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After a schism, a question: Can atheist churches last?
Sunday Assembly founders Sanderson Jones and Pippa Evans have begun to franchise their "godless congregations."
January 4th, 2014
09:00 AM ET

After a schism, a question: Can atheist churches last?

By Katie Engelhart, special to CNN

LONDON (CNN) - The Sunday Assembly was riding high.

The world’s most voguish - though not its only - atheist church opened last year in London, to global attention and abundant acclaim.

So popular was the premise, so bright the promise, that soon the Sunday Assembly was ready to franchise, branching out into cities such as New York, Dublin and Melbourne.

“It’s a way to scale goodness,” declared Sanderson Jones, a standup comic and co-founder of The Sunday Assembly, which calls itself a “godless congregation.”

But nearly as quickly as the Assembly spread, it split, with New York City emerging as organized atheism’s Avignon.

In October, three former members of Sunday Assembly NYC announced the formation of a breakaway group called Godless Revival.

“The Sunday Assembly,” wrote Godless Revival founder Lee Moore in a scathing blog post, “has a problem with atheism.”

Moore alleges that, among other things, Jones advised the NYC group to “boycott the word atheism” and “not to have speakers from the atheist community.” It also wanted the New York branch to host Assembly services in a churchlike setting, instead of the Manhattan dive bar where it was launched.

Jones denies ordering the NYC chapter to do away with the word “atheism,” but acknowledges telling the group “not to cater solely to atheists.” He also said he advised them to leave the dive bar “where women wore bikinis,” in favor of a more family-friendly venue.

The squabbles led to a tiff and finally a schism between two factions within Sunday Assembly NYC. Jones reportedly told Moore that his faction was no longer welcome in the Sunday Assembly movement.

Moore promises that his group, Godless Revival, will be more firmly atheistic than the Sunday Assembly, which he now dismisses as “a humanistic cult.”

In a recent interview, Jones described the split as “very sad.” But, he added, “ultimately, it is for the benefit of the community. One day, I hope there will soon be communities for every different type of atheist, agnostic and humanist. We are only one flavor of ice cream, and one day we hope there'll be congregations for every godless palate."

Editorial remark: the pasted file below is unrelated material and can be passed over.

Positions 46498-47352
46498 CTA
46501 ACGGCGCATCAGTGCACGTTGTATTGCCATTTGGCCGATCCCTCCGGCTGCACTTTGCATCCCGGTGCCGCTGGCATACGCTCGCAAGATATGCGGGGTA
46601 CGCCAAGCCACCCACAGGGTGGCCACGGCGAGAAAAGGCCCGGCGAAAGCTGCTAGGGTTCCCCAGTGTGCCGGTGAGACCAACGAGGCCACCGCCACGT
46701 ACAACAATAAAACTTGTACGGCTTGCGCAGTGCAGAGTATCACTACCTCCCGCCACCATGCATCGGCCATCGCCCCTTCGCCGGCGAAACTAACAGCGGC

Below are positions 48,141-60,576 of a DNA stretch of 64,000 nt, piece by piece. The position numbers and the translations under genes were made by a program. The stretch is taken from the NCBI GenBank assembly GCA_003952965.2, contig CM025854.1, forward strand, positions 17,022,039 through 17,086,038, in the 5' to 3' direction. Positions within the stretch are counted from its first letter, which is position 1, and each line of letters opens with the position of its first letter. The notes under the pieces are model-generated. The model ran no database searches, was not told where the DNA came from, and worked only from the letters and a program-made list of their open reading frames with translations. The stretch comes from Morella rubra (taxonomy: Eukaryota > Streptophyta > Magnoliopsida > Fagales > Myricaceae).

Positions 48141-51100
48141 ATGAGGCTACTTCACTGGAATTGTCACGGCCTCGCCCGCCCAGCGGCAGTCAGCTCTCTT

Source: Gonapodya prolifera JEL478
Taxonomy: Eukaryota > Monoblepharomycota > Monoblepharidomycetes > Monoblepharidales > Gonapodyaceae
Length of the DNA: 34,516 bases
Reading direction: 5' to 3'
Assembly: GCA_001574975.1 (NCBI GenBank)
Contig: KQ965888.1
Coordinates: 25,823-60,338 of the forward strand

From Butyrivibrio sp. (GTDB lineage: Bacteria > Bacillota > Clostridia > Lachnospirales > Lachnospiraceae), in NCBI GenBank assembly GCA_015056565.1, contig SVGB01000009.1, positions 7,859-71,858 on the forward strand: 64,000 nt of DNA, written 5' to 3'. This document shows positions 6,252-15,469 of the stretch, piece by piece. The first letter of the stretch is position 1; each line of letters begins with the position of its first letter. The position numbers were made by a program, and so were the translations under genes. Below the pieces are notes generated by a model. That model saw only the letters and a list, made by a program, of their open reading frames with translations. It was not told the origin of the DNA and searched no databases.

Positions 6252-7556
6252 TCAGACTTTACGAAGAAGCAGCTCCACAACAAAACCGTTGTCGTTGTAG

Nevertheless, the New York schism raises critical questions about the Sunday Assembly. Namely: Can the atheist church model survive? Is disbelief enough to keep a Sunday gathering together?

Big-tent atheism

I attended my first service last April, when Sunday Assembly was still a rag-tag venture in East London.

The service was held in a crumbly, deconsecrated church and largely populated by white 20-somethings with long hair and baggy spring jackets (a group from which I hail.)

I wrote that the Assembly “had a wayward, whimsical feel. At a table by the door, ladies served homemade cakes and tea. The house band played Cat Stevens. Our ‘priest’ wore pink skinny jeans.”

I judged the effort to be “part quixotic hipster start-up, part Southern megachurch.”

The central idea was attractive enough. The Assembly described itself as a secular urban oasis, where atheists could enjoy the benefits of traditional church - the sense of community, the weekly sermon, the scheduled time for reflection, the community service opportunities, the ethos of self-improvement, the singing and the free food - without God. I liked the vibe and the slogan: “Live Better, Help Often, Wonder More.”

Shortly thereafter, Assembly services began bringing in hundreds of similarly warm-and-fuzzy nonbelievers. The wee East London church grew too small, and the Assembly moved to central London’s more elegant Conway Hall.

The Assembly drew criticism, to be sure—from atheists who fundamentally object to organized disbelief, from theists who resent the pillaging of their texts and traditions. But coverage was largely positive - and it was everywhere.

In September, a second wave of coverage peaked, with news that the Assembly was franchising: across England, Scotland, Ireland, Canada, the United States and Australia. That month, the founders launched a crowd-funding campaign that aims to raise $802,500. (As of mid-December, less than $56,000 had been raised.)

Still, prospective Sunday Assembly franchisers seemed exhilarated. Los Angeles chapter founder Ian Dodd enthused that he would “have a godless congregation in the city of angels.” In November, his inaugural Assembly drew more than 400 attendees.

But as the atheist church grew, it began to change—and to move away from its atheism.

“How atheist should our Assembly be?” wrote Jones in August. “The short answer to that is: not very.”

Pippa Evans, Assembly’s other co-founder, elaborated: “‘Atheist Church’ as a phrase has been good to us. It has got us publicity. But the term ‘atheist’ does hold negative connotations.”

Warm-and-fuzzy atheism gave way to not-quite atheism: or at least a very subdued, milquetoast nonbelief. Sunday services made much mention of “whizziness” and “wonder”—but rarely spoke of God’s nonexistence.